The LHCb results strengthen hints of a violation of lepton flavour universality

Today the LHCb experiment at CERN, in which IGFAE participates, announced new results which, if confirmed, would suggest hints of a violation of the Standard Model of particle physics. The results focus on the potential violation of lepton flavour universality and were announced at the Moriond conference on electroweak interactions and unified theories, as well as at a seminar held online at CERN, the European Organization for Nuclear Research.

The measurement made by the LHCb (Large Hadron Collider beauty) collaboration, compares two types of decays of beauty quarks. The first decay involves the electron and the second the muon, another elementary particle similar to the electron but approximately 200 times heavier. The electron and the muon, together with a third particle called the tau, are types of leptons and the difference between them is referred to as “flavours”. The Standard Model of particle physics predicts that decays involving different flavours of leptons, such as the one in the LHCb study, should occur with the same probability, a feature known as lepton flavour universality that is usually measured by the ratio between the decay probabilities. In the Standard Model of particle physics, the ratio should be very close to one.

The new result indicates hints of a deviation from one: the statistical significance of the result is 3.1 standard deviations, which implies a probability of around 0.1% that the data is compatible with the Standard Model predictions. “If a violation of lepton flavour universality were to be confirmed, it would require a new physical process, such as the existence of new fundamental particles or interactions,” says LHCb spokesperson Professor Chris Parkes from the University of Manchester and CERN. “More studies on related processes are under way using the existing LHCb data. We will be excited to see if they strengthen the intriguing hints in the current results.”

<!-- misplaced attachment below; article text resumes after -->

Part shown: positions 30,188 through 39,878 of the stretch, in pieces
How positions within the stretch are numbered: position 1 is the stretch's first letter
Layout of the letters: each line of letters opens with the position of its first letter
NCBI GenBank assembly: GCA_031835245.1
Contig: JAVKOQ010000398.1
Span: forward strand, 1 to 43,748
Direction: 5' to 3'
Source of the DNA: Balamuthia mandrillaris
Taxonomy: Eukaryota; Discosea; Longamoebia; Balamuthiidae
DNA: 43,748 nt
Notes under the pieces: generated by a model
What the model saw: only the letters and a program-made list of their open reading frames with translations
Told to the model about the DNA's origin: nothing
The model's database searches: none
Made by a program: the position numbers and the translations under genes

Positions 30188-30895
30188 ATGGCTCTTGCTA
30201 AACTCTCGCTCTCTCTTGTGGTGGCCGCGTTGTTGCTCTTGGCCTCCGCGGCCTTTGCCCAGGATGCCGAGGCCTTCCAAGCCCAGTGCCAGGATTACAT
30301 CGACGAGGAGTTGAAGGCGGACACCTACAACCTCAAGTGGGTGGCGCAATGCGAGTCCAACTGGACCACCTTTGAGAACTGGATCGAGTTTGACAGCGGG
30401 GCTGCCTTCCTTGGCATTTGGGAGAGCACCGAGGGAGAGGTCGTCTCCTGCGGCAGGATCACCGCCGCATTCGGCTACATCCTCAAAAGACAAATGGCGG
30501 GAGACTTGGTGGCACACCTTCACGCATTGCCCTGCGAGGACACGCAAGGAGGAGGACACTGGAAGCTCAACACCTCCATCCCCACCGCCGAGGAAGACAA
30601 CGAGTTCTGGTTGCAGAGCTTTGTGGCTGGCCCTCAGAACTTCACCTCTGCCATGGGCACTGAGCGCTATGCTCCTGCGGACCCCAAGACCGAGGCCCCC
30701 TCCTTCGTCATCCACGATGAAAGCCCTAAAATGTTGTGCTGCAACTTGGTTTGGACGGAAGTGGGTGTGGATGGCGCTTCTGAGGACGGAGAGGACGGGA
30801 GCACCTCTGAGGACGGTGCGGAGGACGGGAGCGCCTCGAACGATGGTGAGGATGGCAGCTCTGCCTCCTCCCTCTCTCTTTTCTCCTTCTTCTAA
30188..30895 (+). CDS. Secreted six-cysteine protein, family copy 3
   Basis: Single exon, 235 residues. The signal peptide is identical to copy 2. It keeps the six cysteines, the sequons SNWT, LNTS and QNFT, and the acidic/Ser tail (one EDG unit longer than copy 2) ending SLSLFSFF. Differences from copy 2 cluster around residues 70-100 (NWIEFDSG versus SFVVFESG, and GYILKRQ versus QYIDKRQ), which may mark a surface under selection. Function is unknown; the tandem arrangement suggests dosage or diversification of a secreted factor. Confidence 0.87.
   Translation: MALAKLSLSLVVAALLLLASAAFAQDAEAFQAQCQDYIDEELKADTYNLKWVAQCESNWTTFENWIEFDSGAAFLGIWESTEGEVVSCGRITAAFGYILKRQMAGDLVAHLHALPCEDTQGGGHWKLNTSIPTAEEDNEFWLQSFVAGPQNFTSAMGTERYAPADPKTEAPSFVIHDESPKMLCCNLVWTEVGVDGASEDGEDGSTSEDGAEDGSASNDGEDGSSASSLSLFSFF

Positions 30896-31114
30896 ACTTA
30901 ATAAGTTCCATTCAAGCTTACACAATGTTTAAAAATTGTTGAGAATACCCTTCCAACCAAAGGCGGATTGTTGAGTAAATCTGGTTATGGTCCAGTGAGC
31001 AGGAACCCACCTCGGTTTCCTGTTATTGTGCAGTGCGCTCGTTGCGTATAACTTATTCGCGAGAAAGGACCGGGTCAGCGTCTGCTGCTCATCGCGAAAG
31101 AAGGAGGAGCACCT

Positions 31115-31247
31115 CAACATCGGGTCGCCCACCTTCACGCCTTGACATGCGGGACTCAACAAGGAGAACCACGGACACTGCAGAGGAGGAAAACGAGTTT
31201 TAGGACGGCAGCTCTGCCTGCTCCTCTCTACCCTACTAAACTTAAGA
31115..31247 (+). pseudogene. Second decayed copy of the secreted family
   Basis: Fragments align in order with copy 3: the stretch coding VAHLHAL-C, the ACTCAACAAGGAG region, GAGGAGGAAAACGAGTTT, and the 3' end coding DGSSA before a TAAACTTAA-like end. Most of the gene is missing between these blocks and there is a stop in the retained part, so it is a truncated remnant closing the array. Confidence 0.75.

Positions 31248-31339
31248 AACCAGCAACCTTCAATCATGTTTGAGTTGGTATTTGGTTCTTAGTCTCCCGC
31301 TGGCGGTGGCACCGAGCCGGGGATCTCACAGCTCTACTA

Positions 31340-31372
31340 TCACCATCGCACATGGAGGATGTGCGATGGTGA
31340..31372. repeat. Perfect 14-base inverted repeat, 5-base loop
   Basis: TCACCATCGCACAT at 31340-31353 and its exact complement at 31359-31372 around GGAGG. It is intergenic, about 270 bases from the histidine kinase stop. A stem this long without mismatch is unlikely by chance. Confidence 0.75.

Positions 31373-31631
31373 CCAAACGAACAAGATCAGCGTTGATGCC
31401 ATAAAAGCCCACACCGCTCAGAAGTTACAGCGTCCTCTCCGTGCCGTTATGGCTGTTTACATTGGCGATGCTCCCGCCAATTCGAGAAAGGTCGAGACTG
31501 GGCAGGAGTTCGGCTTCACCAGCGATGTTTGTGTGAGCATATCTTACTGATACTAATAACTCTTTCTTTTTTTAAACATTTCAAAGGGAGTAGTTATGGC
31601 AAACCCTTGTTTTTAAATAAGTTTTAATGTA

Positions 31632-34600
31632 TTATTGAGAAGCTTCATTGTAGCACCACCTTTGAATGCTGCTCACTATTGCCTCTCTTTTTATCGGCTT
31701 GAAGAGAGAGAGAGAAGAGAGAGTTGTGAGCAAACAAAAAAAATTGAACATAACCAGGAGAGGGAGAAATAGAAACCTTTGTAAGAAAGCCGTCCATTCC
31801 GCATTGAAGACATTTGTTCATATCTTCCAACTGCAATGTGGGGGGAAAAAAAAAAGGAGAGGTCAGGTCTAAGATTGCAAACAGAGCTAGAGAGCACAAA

The deviation presented today is consistent with a pattern of anomalies measured in similar processes by LHCb and other experiments worldwide over the past decade. The new results determine the ratio between the decay probabilities with greater precision than previous measurements and use all the data collected by the LHCb detector so far for the first time.

The LHCb experiment is one of the four large experiments at the Large Hadron Collider at CERN, situated underground on the Franco-Swiss border near Geneva. The experiment is designed to study decays of particles containing a beauty quark, a fundamental particle that has roughly four times the mass of the proton. The results presented today focus on lepton flavour universality, but the LHCb experiment also studies matter-antimatter differences.

Looking towards the future, the LHCb experiment is well placed to clarify the potential existence of new physics effects hinted at in the decays presented today. The LHCb experiment is expected to start collecting new data next year following an upgrade to the detector.

IGFAE’s participation in the results

Likewise, at the Moriond conference new measurements of rare mesons “b” decays were presented. These measurements have an important participation of Paula Álvarez Cartelle, a researcher at the University of Cambridge, who developed her PhD thesis at the IGFAE and now coordinates the Rare Decays group of LHCb. The analysis of these decays is an IGFAE’s old acquaintance, in which researchers Diego Martínez Santos, Xabier Cid Vidal and Jose Ángel Hernando Morata worked previously, and Titus Mombacher is currently involved. Both results presented today are closely related, since it is the same process at the quark level, and in both cases the experimental data seem to prefer a decay rate slightly lower than that predicted by the Standard Model, although it is necessary to gather more data to obtain a conclusive result.

Additional material:

Caption: very rare decay of a beauty meson involving an electron and positron observed at LHCb. Credit: CERN.